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July 25, 2008


A Biography of the Fish that Changed the World
Mark Kurlansky – ISBN – 9780140275018

As usual, this elegantly crafted little treatise--on a very important fish--is readable, entertaining, and chock-a-block full of information and interesting asides, all of which are Kurlansky hallmarks. It marries the politics and economics of the subject, and is one of his earliest offerings (1998); likely the book which “put him on the map.” He has become one of my favorite writers. I’m working my way thru all of his books--having already reviewed on this site Salt, The Big Oyster, 1968. You may soon hear about some of t’others.

As with the narratives on salt and oysters, he travels the world to explain the importance of life altering/sustaining products. Into this maritime history he weaves facts about feeding Caribbean slaves, and the Yankee trading of their salted fish for the Caribbean molasses, from which New Englanders brewed the preferred drink of the era: rum. He slips in an aside about how George Washington, in his earliest campaign for the House of Burgesses, supplied gallons of rum and rum punch to a mere handful of voters. Along with this factoid he emphasizes that the hectoring by the British Crown--by forbidding the trade in molasses--one might conclude that the Brits were intentionally “trying to rally Massachusetts around its radicals.” The revolution wasn’t over just the Tea Tax, of which we were taught in grammar school (at least those of us who were actually educated in our government schools.)

He discloses the little known fact that Basque fishermen were fishing their own secret sea (off-shore Canada) for over 400 years before Columbus “found” America, suggesting that Columbus may have known more about where he was going than is commonly supposed. He elaborates on the dangers of fishing, leaning heavily on the history of Gloucester, MA (not incidentally the subject of his recent book, The Last Fish Tale, as previously he wrote The Basque History of the World.

Discussions of the technology of fishing are comprehensive, as he explains that these “improvements” have resulted in the disaster which over-fishing has become in the 20th century. Despite “expert” determinations that nature’s bounty could not be overcome, we’ve succeeded. While we wish to see nature and evolution as separate from human activities, the natural world encompasses all.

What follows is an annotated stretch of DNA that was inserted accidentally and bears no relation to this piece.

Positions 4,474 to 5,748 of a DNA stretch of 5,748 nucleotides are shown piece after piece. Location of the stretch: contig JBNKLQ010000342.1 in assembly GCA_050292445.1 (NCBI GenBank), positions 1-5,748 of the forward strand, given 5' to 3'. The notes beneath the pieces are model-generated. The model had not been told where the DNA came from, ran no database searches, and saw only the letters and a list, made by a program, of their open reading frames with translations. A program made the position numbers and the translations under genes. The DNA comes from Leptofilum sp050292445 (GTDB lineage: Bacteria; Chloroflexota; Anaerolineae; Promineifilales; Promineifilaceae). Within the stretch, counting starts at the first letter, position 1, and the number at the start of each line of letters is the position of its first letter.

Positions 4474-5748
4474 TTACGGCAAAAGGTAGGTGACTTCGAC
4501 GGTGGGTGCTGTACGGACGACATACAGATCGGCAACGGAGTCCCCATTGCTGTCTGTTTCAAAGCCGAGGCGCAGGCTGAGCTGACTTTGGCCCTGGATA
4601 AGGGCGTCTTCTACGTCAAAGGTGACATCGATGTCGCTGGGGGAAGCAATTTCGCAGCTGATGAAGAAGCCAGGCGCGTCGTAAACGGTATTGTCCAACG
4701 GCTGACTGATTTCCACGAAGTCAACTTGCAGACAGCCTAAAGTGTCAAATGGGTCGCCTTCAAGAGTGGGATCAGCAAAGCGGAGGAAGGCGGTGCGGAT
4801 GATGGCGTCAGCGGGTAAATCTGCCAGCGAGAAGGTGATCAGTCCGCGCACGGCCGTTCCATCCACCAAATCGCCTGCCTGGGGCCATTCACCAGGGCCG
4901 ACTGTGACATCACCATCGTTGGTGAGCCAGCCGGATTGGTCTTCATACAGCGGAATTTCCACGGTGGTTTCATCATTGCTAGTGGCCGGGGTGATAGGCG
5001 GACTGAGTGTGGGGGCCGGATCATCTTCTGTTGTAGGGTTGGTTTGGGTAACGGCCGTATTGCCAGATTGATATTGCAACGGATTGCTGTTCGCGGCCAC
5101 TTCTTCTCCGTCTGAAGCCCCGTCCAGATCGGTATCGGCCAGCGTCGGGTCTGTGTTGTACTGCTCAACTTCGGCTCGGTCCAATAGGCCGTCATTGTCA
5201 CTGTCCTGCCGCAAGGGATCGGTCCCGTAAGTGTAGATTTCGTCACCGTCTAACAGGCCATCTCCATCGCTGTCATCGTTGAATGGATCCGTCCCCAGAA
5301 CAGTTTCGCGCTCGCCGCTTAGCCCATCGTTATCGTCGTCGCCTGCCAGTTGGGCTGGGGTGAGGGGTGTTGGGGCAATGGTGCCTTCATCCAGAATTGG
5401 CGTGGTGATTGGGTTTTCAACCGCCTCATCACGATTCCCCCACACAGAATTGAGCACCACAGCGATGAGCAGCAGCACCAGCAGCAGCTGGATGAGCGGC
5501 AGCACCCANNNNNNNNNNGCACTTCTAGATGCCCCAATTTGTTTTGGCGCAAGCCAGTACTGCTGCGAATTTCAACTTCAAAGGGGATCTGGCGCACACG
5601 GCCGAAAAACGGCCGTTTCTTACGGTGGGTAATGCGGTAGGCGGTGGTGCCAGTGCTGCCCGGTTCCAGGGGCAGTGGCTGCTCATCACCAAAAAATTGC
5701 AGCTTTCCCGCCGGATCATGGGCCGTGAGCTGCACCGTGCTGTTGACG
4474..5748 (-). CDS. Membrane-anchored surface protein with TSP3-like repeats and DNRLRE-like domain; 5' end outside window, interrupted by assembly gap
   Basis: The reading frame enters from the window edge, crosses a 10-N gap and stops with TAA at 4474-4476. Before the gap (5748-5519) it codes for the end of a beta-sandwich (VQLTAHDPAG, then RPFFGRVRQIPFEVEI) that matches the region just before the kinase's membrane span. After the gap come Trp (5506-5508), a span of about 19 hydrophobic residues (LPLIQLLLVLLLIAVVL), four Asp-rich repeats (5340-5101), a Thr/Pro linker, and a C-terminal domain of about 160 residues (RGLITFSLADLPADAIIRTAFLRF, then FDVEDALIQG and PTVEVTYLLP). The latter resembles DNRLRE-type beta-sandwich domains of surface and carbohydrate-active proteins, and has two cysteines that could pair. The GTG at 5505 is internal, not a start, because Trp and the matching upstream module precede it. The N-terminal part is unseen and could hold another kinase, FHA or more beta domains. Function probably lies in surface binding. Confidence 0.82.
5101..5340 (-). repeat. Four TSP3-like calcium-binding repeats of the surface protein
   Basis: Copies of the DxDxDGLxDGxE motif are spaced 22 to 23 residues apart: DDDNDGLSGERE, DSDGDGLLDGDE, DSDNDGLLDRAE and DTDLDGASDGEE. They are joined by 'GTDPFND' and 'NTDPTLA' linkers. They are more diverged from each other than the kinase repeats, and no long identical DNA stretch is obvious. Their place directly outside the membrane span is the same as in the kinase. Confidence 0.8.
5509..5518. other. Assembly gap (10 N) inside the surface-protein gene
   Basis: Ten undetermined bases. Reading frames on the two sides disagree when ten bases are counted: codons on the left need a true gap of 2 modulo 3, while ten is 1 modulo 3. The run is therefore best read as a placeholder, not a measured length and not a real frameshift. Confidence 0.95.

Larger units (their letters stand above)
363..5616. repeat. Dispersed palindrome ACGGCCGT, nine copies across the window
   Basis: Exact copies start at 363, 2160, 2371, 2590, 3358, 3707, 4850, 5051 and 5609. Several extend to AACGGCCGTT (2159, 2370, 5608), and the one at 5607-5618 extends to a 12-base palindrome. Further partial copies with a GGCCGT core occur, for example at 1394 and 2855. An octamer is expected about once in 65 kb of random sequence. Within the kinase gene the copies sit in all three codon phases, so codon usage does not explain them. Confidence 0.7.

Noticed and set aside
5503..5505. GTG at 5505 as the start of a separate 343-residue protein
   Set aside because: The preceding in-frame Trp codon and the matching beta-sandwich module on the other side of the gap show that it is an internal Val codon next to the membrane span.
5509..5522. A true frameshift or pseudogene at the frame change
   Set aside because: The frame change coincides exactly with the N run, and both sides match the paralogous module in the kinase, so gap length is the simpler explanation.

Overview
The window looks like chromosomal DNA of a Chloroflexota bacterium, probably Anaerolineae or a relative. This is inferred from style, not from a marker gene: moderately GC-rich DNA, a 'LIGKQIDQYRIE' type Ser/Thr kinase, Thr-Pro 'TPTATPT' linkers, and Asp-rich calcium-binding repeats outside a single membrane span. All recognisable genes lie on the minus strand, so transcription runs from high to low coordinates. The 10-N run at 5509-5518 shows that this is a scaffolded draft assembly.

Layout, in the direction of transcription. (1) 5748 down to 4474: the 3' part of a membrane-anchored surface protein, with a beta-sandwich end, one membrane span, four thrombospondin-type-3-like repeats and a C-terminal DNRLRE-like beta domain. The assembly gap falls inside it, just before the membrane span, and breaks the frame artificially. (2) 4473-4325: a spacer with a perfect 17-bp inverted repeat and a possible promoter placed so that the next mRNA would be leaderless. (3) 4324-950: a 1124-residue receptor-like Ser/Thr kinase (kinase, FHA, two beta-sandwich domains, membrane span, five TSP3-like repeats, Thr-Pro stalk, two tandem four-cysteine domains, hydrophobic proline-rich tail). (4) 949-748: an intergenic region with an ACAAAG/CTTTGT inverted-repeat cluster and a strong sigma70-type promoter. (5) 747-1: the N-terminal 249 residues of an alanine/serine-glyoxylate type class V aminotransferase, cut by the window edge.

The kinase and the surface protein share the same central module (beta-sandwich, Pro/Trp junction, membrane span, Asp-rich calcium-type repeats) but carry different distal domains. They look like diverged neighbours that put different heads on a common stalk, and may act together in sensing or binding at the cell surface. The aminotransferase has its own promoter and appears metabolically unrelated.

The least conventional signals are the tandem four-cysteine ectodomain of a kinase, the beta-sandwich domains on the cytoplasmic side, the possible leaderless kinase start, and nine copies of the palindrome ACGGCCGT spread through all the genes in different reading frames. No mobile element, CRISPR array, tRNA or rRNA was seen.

Brits have determined that 70% of species in their waters are over-fished. American Cod are all but extinct (at least in commercial quantities) and “substitute” species are now being harvested with abandon. We are encouraging a host of not-so-great, but more adaptable, species as nature “doggedly searches for something which works; but as the cockroach demonstrates, what works best in nature does not always appeal to us.”

As well, we are approaching a time when there will be little “natural food” available for consumption. Much of the fish we now consume is farmed as, increasingly, are shellfish. Cow hunting became ranching, as ranching evolved into feed-lot production for cattle, as well as pork and fowl.

“There is a big difference” he observes, “between living in a society that hunts whales, and living in one that views them. Nature is being reduced to precious demonstrations for entertainment and education. . . . Are we headed for a world where nothing is left of nature but parks?” Having over hunted mammals, we preserve wild ones as best we can, as we farm our food. While it is harder to kill off fish than mammals, after a millennium of hunting the Atlantic cod, we’ve done it.

Beyond the environmental issues, the book is a wonderful read from the standpoint of history and adventure. As he always does, Kurlansky the gourmand provides us with numerous recipes, historic and modern, for this tasty fish . . . should you be able to find one to cook.

Posted by respeto at July 25, 2008 12:05 PM